Budget impasse threatens Interstate 35 work in DuluthA government shutdown starting July 1 could mean the I-35 megaproject in Duluth will come to a grinding halt.
By: Lisa Baumann and Don Davis, Duluth News Tribune, State Capitol Bureau
A government shutdown starting July 1 could mean the I-35 megaproject in Duluth will come to a grinding halt.
Gov. Mark Dayton rejected a proposal Thursday by GOP transportation leaders for a special legislative session to pass a transportation-funding bill. While that would keep summer highway construction going, Dayton said he would not accept one part of the budget before agreeing to an overall package.
“We’re all waiting to see what happens,” said Beth Petrowske, public affairs director for Minnesota Department of Transportation. “It’s one of the biggest projects we have going on in the state, so we’re hoping we can remain on schedule and keep people working.”
Just in case, Petrowske said engineers are looking at plans to shut down the project, which includes bridge repair and replacement as well as pavement replacement between Garfield and Central avenues on Interstate 35. If the project is stopped, the freeway would remain in the current configuration and traffic would move through the same restricted lanes. However, most large equipment belonging to contractors probably would be removed so they could switch to different projects. That process could take time and cost the state “a lot of money,” Petrowske said.
Stopping the project also would mean precious summer days of construction would be lost.
“Every day is important in the summertime,” Petrowske said. “(The shutdown) would delay the project.”
MnDOT was hoping to wrap up the $68 million project by October. Worst case scenario: They have to come back and wrap it up in the spring.
Legislative transportation chairmen Sen. Joe Gimse of Willmar and Rep. Michael Beard of Shakopee said that passing a transportation bill, funded by transportation-related taxes that cannot be spent for other programs, could keep up to 10,000 construction and state workers on the job.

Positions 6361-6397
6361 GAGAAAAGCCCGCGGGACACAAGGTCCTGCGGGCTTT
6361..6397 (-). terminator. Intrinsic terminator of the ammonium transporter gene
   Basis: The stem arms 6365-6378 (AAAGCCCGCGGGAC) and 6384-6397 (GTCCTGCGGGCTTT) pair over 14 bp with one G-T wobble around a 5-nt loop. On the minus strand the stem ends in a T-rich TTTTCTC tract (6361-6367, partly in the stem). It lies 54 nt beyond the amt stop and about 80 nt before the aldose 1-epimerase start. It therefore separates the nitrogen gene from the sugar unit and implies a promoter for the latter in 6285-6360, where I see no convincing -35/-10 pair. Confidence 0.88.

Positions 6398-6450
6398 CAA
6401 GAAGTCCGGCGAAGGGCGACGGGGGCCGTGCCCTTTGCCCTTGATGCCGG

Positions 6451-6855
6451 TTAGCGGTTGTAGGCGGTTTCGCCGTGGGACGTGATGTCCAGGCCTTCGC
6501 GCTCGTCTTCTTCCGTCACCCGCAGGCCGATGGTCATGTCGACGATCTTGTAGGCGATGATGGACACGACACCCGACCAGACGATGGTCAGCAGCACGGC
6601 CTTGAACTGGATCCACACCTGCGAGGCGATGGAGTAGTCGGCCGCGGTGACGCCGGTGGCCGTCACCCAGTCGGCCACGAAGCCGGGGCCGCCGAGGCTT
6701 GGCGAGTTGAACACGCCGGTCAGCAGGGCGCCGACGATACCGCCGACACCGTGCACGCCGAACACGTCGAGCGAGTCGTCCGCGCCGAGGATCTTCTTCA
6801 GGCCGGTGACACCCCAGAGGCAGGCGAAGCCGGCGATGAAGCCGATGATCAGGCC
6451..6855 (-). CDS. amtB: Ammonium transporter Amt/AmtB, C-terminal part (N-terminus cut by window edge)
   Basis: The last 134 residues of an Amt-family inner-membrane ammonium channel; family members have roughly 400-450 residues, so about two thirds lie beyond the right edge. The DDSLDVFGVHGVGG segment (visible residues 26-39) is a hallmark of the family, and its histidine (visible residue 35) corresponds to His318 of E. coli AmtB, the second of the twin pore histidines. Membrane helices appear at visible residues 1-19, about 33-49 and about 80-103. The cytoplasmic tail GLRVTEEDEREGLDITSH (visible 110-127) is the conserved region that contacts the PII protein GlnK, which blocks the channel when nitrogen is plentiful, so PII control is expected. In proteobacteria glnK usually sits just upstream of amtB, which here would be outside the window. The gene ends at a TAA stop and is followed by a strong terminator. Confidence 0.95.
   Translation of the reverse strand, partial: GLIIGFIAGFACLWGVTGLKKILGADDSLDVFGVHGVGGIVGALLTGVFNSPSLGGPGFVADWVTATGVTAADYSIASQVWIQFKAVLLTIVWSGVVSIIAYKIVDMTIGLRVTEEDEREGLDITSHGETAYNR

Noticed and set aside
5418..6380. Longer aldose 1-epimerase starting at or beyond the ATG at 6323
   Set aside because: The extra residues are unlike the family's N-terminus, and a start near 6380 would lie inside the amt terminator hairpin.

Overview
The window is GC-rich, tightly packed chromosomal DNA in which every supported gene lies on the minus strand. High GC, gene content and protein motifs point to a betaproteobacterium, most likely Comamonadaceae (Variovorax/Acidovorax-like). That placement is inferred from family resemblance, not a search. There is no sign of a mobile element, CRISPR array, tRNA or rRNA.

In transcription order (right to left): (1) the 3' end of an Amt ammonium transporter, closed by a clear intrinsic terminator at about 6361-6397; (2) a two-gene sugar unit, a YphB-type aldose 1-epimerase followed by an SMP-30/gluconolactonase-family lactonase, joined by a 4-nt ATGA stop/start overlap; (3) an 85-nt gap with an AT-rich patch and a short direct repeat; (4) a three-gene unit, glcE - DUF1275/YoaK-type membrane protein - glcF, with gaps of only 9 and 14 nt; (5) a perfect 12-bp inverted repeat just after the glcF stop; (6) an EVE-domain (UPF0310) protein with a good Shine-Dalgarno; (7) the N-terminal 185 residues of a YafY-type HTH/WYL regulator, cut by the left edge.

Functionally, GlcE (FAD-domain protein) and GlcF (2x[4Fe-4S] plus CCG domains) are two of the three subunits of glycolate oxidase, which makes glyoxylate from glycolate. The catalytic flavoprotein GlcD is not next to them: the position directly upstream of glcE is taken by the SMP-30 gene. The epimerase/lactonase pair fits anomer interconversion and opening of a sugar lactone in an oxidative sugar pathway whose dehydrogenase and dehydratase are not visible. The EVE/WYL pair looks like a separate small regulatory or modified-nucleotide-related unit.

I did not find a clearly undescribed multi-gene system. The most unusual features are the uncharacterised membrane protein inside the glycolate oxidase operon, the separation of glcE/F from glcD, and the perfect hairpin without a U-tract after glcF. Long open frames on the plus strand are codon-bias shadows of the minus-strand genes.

Without a special session, they said, a government shutdown would suspend work on roads across the state and cost millions of dollars to mothball projects and later restart once a budget passes.
Gimse and Beard plan a statewide tour next week to promote their request. “There is no logical reason to shut down construction,” Gimse said.
The chairmen have written a new transportation funding bill that would spend $4.6 billion in gasoline and motor vehicle taxes that must be spent on transportation.
Gimse said that road money is especially important this year because of “extreme” damage winter weather caused to state roads. With a short construction season, he said, any work suspension would end up leaving some roads unfixed.
If Dayton and Republican legislative leaders do not reach a deal for the two-year budget that begins on July 1, much of state government could shut down because it lacks authority to spend money.
Republicans offer to limit tax cuts
Minnesota’s budget talks are at an impasse and two weeks before a potential state government shutdown Gov. Mark Dayton said he does not know how the problem can be resolved.
Republican legislative leaders Thursday gave Dayton a proposal that removed $200 million in tax cuts from bills they passed during the regular legislative session and offered to spend the funds in other areas. House Speaker Kurt Zellers, R-Maple Grove, said the offer was a sincere effort to move along budget talks.
Democrat Dayton, however, was not happy.
“The non-proposal is extremely, extremely disappointing,” Dayton said. “Probably the most disappointing part of this session.”
Thursday’s GOP offer would increase spending for local government aids, higher education, public safety, schools and other areas. It included $9 million for flood and tornado relief.
Zellers and Senate Majority Leader Amy Koch, R-Buffalo, said their offer could be groundwork for an overall budget deal.
“This is far preferable to what the governor proposed yesterday,” Koch said, referring to Dayton’s plan for how to deal with a possible shutdown.
Zellers said the offer was the biggest compromise of the budget discussions because Republicans hold tax cuts dear. Eliminating the variety of tax cuts the Republican-controlled Legislature passed showed sincere movement toward a compromise, he said.
Waving a finger in air, Dayton complained that Republicans “are not willing to budge $1.”
He said moving money within their earlier budget amounted to “rearranging chairs on the Titanic.”
Don Davis reports for Forum Communications Co., which owns the News Tribune.